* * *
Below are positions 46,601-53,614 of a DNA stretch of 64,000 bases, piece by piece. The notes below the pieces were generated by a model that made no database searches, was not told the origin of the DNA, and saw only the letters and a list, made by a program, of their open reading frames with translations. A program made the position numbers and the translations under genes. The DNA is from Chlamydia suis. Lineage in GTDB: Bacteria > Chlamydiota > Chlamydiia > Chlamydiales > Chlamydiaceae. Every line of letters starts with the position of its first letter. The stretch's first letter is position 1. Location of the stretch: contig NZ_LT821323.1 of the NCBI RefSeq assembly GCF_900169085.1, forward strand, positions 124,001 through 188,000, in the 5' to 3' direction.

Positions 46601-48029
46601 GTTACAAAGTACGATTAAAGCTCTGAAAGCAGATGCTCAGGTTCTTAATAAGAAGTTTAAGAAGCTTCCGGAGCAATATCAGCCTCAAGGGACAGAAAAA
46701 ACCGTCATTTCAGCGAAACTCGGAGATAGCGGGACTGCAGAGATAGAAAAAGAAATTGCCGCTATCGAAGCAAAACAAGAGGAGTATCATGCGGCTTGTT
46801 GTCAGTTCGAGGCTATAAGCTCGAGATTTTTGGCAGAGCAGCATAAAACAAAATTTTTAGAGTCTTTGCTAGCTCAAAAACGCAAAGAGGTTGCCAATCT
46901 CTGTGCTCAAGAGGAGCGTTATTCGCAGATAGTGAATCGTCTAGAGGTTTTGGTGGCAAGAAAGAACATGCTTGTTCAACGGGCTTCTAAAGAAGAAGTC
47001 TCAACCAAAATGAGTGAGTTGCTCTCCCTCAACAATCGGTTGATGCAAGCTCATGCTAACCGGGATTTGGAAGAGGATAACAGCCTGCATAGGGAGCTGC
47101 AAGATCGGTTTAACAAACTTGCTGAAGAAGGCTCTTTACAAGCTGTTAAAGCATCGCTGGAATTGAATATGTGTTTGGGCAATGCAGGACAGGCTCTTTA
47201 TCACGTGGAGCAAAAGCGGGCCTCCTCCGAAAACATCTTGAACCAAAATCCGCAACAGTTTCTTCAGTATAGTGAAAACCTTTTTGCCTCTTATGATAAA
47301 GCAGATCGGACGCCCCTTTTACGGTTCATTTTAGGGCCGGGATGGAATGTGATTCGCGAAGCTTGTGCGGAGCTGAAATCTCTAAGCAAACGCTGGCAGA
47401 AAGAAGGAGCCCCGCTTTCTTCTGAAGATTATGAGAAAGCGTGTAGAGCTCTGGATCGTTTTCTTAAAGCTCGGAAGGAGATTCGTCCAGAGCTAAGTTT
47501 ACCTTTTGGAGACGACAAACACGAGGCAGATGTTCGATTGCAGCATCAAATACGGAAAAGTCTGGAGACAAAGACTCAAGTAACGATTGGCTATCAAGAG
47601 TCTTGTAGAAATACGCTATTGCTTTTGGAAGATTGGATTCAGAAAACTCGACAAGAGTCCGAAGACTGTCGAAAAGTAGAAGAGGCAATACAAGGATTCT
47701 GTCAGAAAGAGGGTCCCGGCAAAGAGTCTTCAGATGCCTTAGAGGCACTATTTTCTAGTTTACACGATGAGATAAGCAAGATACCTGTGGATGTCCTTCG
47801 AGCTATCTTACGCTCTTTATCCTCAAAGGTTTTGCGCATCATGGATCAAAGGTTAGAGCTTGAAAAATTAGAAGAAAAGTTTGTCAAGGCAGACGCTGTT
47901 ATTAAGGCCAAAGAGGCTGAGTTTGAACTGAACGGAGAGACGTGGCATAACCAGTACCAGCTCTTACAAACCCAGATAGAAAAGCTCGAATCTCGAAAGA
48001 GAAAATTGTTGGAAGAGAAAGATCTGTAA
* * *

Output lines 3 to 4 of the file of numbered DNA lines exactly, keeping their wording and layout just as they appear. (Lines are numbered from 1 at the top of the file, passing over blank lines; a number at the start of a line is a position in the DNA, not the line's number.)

46601 GTTACAAAGTACGATTAAAGCTCTGAAAGCAGATGCTCAGGTTCTTAATAAGAAGTTTAAGAAGCTTCCGGAGCAATATCAGCCTCAAGGGACAGAAAAA
46701 ACCGTCATTTCAGCGAAACTCGGAGATAGCGGGACTGCAGAGATAGAAAAAGAAATTGCCGCTATCGAAGCAAAACAAGAGGAGTATCATGCGGCTTGTT